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Re: gravel spacers & planting walls was: 'Limerock Ruby'

  • To: <gardenchat@hort.net>
  • Subject: Re: [CHAT] gravel spacers & planting walls was: 'Limerock Ruby'
  • From: "Marge Talt" <mtalt@hort.net>
  • Date: Thu, 15 Jan 2004 23:37:53 -0500

> From: Bonnie Holmes <holmesbm@usit.net>
> Tell me about your gravel spacer area near the house wall.  When I
read it,  a light bulb went on and I am wondering if I don't need

Well, Bonnie, we've got a stone faced block wall on this addition we
14 years ago; sorta like drystone in look, mortared but not
waterproof.  Since where I ended up planting wasn't
waterproofed as high up as I made the beds,  I put in some treated
lumber out about 18" from the wall and filled in the space between it
and the wall with small and medium garbage rocks and topped it off
with pea gravel to keep moisture from the planting bed away from the
building.  Seems to work from that aspect, tho' I wasn't expecting
plants to seed into there like they have:-)

I have built many drystone walls and planted a few.  You want to
plant as you build - it is about impossible to plant after the wall
is built unless you do it via seed. 

Small (young) plants are preferable to large (mature) ones.

Slope the rocks in to the grade so the plant roots can grow down
through the
rocks into the soil behind and water will drain down into the
planting pockets when it rains.  Make sure to tamp the soil well as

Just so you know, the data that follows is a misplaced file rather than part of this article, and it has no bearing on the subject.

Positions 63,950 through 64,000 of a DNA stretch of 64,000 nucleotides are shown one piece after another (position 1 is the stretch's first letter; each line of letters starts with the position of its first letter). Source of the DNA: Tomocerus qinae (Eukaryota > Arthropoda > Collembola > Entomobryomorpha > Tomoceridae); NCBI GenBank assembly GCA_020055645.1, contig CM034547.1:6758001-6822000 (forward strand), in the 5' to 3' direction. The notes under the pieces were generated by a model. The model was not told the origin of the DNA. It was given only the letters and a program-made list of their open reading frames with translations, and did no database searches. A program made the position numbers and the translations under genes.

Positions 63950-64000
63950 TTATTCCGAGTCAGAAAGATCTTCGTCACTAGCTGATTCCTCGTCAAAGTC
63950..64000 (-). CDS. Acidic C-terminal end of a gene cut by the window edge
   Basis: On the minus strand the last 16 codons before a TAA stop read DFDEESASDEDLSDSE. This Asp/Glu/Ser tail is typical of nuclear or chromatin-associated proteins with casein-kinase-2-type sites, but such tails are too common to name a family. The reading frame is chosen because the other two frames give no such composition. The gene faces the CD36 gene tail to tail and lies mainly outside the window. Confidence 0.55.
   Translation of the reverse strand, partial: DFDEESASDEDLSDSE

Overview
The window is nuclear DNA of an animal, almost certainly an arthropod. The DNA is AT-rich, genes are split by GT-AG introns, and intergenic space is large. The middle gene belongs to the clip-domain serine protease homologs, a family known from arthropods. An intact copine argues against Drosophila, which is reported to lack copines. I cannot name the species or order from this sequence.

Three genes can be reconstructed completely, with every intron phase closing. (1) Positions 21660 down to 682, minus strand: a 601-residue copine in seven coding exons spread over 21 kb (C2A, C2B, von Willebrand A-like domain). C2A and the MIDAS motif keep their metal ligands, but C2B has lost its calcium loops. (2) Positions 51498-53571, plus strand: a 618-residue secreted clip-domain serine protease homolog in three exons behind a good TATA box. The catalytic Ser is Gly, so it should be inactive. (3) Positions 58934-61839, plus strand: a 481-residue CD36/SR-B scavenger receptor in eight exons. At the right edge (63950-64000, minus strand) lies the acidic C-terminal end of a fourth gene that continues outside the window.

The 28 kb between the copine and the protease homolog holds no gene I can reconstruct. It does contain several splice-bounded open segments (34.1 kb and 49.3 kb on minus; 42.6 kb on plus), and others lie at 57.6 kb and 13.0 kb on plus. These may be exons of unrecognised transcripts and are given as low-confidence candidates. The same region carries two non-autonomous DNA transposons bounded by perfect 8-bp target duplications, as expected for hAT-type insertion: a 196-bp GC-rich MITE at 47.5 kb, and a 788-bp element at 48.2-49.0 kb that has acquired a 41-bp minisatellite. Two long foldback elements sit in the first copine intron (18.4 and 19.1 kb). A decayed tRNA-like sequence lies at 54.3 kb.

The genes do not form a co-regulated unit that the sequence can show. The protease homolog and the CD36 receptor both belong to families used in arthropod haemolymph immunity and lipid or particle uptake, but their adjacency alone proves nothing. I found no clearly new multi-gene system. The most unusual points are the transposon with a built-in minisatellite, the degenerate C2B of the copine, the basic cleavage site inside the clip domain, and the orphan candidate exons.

you build so it doesn't collapse or wash out.  Sometimes you need to
stick a small rock in the crevice to hold a plant in, so it doesn't
wash out with the first heavy rain before the roots are established.

While wall plants like the sharp drainage, most of them are going to
want semi-decent soil to grow in.  This is a challenge for me when
I'm beating in clay to hold the wall together or using stone dust to
ensure good drainage.  But, I find that most of the things I've stuck
in walls seem to grow, no matter what kind of soil mix they're in. 
Some plants are picky though, so you need to check on what they want
before you get them.

Often what you plant at the top of a
drystone wall ends up in the wall after a few years:-)  Pachysandra
will do that.  I've planted assorted ferns in walls with
success...good for shady walls.

The rocks will help conserve moisture to a certain extent and keep
the roots cooler than otherwise in summer and also warmer in winter.

The plants you listed, I agree with Kitty, would do better in the
ground than in a wall, I think.  You might want to consider some of
the Saxifraga stolonifera for the shady parts - there is one with
yellow foliage; have or had one and can't remember the name off the
top of my head.  

For sunnier areas, try:
-Iberis sempervirens  
-Dianthus (deltoides, alpinus, gratianopolitanus)
-Aubrieta deltoides
-Sedums (kamtschaticum,  pluricaule, spurium ['Dragon's Blood is a
spurium], and other small forms)
-Arenaria montana
-Campanula portenschlagiana
-Euphorbia myrsinites (would be good with your yellow scheme as the
foliage is bluish and the flowers are yellow) - just about any
euphorb will grow in a wall.  I've had E. characias seed itself into
walls I really didn't want it growing in as it has pretty big roots. 
Large roots can displace stones in a wall after a bit of time.
-Geranium (cinereum, dalmaticum, sanguineum var. lancastriense 
-Gypsophila repens
-Helianthemum nummularium
-Phlox (stolonifera,  subulata 'Schneewittchen')
-Saponaria ocymoides
-Thymes (serpyllum, repandus ['Silver King', 'Silver Queen',
'Variegatus'),  pseudolanuginosus [woolly] and other creeping types).

I've just listed a few genera, most of which I snagged off the NARGs
site, and I know there are heaps more.  Plants  like rocks:-)

Marge Talt, zone 7 Maryland
Editor:  Gardening in Shade
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